posted 2012-02-01 10:31:11

Students Dissent over Decision to Reallocate Club Space

Student clubs organize to create an alternative solution 

Jenady Garshofsky

Editor in Chief

Days before the close of last semester, student representatives of clubs and organizations in Thomas Hunter received an email notifying club officers of a redistribution of club space. The decisions, made by the Student Space Allocation Committee, prompted negative responses from club representatives and members who felt the allocation assignments were decided undemocratically. As a result, student club members met over the winter break preparing alternate solutions to the space assignments.

Early in September, club officers were told to fill out an application discussing their club and why it deserved space. The Student Space Allocation Committee (SSAC) reviewed the applications and examined the club spaces in Thomas Hunter throughout the course of the semester.

The objective of the SSAC was to move clubs throughout Thomas Hunter to allocate more space for clubs that did not have a room. Jarret Freeman, the USG Cultural Affairs Commissioner, told worried students, “nearly 20 more student clubs, with over 300 additional students will now have a shared space in Thomas Hunter Hall.”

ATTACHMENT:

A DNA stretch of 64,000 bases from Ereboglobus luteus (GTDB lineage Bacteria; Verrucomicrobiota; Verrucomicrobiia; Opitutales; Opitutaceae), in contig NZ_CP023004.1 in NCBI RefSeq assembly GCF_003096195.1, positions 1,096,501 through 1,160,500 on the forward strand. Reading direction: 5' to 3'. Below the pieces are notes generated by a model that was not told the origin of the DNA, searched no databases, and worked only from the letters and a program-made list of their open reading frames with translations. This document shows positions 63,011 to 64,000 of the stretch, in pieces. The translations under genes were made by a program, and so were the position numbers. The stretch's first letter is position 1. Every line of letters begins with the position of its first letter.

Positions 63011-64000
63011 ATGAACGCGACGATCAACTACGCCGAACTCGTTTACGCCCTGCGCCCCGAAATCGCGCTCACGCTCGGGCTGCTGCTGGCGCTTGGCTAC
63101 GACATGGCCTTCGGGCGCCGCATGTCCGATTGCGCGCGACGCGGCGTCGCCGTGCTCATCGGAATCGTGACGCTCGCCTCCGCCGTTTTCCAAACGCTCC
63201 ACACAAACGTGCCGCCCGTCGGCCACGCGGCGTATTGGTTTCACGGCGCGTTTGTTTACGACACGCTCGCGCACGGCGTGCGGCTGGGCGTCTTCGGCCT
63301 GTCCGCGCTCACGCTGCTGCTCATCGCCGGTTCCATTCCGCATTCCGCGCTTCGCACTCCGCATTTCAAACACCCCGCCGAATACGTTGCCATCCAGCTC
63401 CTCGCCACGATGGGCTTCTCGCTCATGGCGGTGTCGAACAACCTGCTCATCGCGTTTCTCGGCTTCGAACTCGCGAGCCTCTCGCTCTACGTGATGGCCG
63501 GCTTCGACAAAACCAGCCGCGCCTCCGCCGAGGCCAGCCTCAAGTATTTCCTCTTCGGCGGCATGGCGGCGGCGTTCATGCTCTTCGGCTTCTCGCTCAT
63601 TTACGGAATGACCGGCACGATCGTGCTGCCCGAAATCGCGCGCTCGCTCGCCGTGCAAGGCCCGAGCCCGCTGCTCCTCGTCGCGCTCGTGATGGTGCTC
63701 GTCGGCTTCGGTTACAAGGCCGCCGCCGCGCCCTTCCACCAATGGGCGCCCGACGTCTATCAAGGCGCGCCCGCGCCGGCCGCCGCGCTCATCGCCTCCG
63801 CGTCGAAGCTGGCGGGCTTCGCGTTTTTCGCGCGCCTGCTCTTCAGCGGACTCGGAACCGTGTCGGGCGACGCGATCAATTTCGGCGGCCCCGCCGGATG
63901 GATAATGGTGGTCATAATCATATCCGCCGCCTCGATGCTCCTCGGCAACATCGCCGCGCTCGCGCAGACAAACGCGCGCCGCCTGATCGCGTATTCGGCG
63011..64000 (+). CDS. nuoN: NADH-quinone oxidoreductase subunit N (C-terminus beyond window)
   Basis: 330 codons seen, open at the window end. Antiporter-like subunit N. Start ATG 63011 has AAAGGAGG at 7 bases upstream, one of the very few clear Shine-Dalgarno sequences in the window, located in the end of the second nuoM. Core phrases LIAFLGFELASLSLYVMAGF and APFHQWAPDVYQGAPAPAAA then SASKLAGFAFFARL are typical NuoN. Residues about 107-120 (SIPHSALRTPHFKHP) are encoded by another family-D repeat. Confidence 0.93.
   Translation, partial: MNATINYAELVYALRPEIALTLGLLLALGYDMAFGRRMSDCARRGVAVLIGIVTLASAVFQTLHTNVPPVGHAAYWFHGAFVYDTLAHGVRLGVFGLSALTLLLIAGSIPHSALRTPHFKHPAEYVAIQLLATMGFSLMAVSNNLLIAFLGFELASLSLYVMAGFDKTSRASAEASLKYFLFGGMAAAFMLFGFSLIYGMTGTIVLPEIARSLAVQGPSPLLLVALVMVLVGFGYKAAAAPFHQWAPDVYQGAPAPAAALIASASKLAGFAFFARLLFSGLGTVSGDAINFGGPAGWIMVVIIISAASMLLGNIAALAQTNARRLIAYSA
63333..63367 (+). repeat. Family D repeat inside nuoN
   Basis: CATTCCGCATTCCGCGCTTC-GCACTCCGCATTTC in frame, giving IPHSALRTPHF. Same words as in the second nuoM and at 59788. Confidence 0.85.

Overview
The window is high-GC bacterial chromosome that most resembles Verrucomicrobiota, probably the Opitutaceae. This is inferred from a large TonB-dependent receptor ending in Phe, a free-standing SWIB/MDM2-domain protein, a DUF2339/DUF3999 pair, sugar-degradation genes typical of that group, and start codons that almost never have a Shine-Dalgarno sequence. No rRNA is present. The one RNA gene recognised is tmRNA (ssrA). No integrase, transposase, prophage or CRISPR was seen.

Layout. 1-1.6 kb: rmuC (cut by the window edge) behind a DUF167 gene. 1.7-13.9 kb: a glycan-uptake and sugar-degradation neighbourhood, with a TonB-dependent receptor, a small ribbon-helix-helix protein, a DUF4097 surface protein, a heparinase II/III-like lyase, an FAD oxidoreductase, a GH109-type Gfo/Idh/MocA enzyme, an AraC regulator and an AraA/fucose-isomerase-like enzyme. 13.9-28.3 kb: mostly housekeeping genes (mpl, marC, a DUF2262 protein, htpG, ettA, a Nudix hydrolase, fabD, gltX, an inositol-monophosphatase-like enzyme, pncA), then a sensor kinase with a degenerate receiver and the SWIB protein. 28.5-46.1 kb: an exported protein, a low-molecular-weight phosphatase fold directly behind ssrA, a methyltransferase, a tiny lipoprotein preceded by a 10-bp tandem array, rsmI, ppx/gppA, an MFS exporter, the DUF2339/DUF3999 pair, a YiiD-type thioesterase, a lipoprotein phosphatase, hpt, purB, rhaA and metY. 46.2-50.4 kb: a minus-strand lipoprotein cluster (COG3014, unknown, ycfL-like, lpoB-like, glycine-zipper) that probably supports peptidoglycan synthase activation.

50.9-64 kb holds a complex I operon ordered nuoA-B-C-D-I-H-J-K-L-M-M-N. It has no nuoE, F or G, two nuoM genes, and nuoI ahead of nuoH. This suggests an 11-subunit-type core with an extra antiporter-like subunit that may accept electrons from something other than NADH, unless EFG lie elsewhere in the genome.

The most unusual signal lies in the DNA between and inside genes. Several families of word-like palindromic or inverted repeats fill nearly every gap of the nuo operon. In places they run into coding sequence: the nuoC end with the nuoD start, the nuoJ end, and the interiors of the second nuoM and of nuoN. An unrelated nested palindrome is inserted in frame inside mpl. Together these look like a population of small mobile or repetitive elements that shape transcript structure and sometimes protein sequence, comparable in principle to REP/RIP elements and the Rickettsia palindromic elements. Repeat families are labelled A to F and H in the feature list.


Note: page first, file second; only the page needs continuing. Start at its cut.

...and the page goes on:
The contention between club members and the SSAC resulted from clubs’ anger and disappointment over a lack of representation. Bronwyn Roe, the president of the International Socialist Organization (ISO) said “Everyone is in agreement that it is less about the process of allocating space, but more about the undemocratic nature of the decisions.”

An emergency meeting was planned by disgruntled club members to strategize ways to cancel and override decisions made by the SSAC. The meeting, which was organized less than 24 hours in advance, gathered over 30 clubs. At the meeting, Delicia Jones, a student activist, said, “we have been working democratically. We can do the job better... and without the whole committee.”

One student representing a club who wished to remain anonymous said, “This is not surprising in line with the CUNY administration. However, it is surprising that it’s students making these decisions.”

The student meeting faced some dissension when Freeman walked into the room. Many students requested that he leave, while others felt it could be beneficial for him to be present. Freeman stayed for part of the meeting before silently leaving of his own volition part way through. The next day, most student clubs and organizations in Thomas Hunter saw a neon flier taped to their door on Dec. 20th. In the statement, Freeman offered consolation to students and let them know he was not personally responsible for the decisions made by the SSAC.

“I want you to know that this was a process that did not happen overnight. The committee is made up of your peers, clubs with and without spaces, officers of both USG and GSA. Though it is chaired by me, I do not get to vote on the room assignments. The procedures are overseen by the Office of Student Activities and the Office of the Vice President for Student Affairs,” the letter read.